exists when the value created by units working together exceeds the value those units could create working independently; assets worth more when used together
  41. private synergy
    created when combining & integrating the acquiring & acquired firms' assets yield capabilities & core competencies that could not be developed by combining & integrating either firm's assets with another company; possible when firms' assets are complementary
  42. cooperative strategy
    a means by which firms collaborate for the purpose of working together to achieve a shared objective; to create value for a customer that it likely couldn't do by itself
  43. strategic alliance
    a cooperative strategy in which firms combine some of their resources & capabilities for the purpose of creating a competitive advantage; co-develop, sell, & service goods & services
  44. joint venture
    a strategic alliance in which 2 or more firms create a legally independent company to share some of their resources & capabilities for the purpose of developing a competitive advantage; when firms intend to enter highly uncertain markets; effective in establishing long-term relationships & transferring tacit knowledge
  45. equity strategic alliance
    when 2 or more firms own different percentages of the company they have formed by combining some of their resources & capabilities for the purpose of creating a competitive advantage; many FDI's completed this way
  46. nonequity strategic alliance
    2 or more firms develop a contractual relationship to share some of their resources & capabilities for the purpose of creating a competitive advantage; separate independent company NOT established; less formal & demand fewer partner committments; not for complex projects; ex. licensing & distribution agreeement, supply contracts
  47. business-level cooperative strategy
    through which firms combine some of their resource & capabilities for the purpose of creating a competitive advantage by competiting in 1 or more product markets
  48. vertical complementary alliance
    firms share some of their resources & capabilities from different stages of the value chain (supply-chain mgmt, operations, distribution, marketing, & follow-up services) for the purpose of creating a competitive advantage; often formed to adapt to environmental changes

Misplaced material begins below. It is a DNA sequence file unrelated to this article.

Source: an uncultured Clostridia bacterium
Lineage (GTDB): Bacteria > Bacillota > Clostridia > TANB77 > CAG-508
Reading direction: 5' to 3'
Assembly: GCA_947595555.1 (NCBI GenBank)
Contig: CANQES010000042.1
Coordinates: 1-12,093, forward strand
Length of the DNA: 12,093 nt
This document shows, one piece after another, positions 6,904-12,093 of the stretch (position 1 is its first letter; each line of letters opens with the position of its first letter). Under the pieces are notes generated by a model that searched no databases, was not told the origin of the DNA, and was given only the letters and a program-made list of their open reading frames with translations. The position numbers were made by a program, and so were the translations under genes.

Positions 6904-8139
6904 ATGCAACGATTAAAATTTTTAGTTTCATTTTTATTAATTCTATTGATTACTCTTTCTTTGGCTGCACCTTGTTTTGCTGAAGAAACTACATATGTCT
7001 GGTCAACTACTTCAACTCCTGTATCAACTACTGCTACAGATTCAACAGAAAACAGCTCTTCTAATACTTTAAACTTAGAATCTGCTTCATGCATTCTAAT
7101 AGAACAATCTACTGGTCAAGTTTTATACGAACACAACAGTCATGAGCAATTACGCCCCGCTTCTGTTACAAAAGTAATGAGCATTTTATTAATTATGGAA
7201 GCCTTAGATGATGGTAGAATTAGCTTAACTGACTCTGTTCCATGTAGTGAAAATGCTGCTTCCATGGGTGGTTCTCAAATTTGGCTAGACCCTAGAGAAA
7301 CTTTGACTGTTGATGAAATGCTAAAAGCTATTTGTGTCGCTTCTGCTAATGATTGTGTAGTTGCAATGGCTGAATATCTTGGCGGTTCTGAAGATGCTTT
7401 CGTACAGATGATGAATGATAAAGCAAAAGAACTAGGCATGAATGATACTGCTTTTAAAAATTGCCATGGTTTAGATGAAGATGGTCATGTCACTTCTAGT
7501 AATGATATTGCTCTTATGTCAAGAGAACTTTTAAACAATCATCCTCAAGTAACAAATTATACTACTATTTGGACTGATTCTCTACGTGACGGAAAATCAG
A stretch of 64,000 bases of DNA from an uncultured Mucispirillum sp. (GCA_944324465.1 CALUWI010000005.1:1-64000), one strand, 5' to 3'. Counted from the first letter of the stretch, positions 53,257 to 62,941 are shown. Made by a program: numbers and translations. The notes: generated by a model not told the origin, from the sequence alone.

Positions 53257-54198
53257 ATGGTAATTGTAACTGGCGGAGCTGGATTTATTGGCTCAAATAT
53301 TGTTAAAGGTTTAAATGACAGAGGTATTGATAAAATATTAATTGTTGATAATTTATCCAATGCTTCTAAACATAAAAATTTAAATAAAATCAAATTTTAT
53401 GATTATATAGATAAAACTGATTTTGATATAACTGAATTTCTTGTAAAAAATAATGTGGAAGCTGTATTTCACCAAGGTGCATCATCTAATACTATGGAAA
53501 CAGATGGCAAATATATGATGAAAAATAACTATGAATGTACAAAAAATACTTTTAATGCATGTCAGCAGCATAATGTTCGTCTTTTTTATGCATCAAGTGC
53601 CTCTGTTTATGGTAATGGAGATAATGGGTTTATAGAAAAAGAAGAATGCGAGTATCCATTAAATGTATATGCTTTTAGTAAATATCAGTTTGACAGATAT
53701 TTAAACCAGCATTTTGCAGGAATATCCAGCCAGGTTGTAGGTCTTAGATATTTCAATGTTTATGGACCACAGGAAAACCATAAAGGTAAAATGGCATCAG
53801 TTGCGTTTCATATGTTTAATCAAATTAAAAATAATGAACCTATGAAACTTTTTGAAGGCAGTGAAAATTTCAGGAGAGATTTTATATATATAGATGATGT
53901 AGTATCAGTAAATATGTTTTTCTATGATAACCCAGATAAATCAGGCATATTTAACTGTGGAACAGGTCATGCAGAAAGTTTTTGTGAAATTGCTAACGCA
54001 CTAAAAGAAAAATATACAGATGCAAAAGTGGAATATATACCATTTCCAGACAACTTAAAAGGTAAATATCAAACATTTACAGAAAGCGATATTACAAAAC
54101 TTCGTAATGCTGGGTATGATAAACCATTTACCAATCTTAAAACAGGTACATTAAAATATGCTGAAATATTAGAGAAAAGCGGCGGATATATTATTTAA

49. horizontal complementary alliance
    firms share some of their resources & capabilities from the same stage(s) of the value chain (supply-chain mgmt, operations, distribution, marketing, & follow-up services) for the purpose of creating a competitive advantage; often formed to adapt to environmental changes; difficult to maintain
  50. explicit collusion
    exists when 2 or more firms negotiate directly to jointly agree about the amount to produce as well as the prices for what is produced; illegal in U.S. & most developed economies
  51. tacit collusion
    exists when several firms in an industry indirectly coordinate their production & pricing decisions by observing each other's competitive actions & responses; results in production output that is below fully competitve levels & above fully competitive prices
  52. mutual forbearance
    a form of tacit collusion in which firms do not take competitive actions against rivals they meet in multiple markets; b/c it could be destructive competition
  53. corporate-level cooperative strategy
    through which a firm collaborates with 1 or more companies for the purpose of expanding its operations; require fewer resource committments & permet greater flexibility in terms of efforts to diversify partners' operations compared against mergers & acquisitions
  54. diversifying strategic alliance
    corporate-level cooperative strategy in which firms share some of their resources & capabilities to engage in product and/or geographic diversification
  55. synergistic strategic alliance
    corporate-level cooperative strategy in which firms share some of their resources & capabilities to create economies of scope between multiples functions or businesses between partner firms
  56. cross-border strategic alliance
    an international cooperative strategy in which firms with headquarters in different countries decide to combine some of their resources & capabilities for the purpose of creating a competitve advantage; less risky than M & A, can be complex & hard to manage; create value in locations outside home market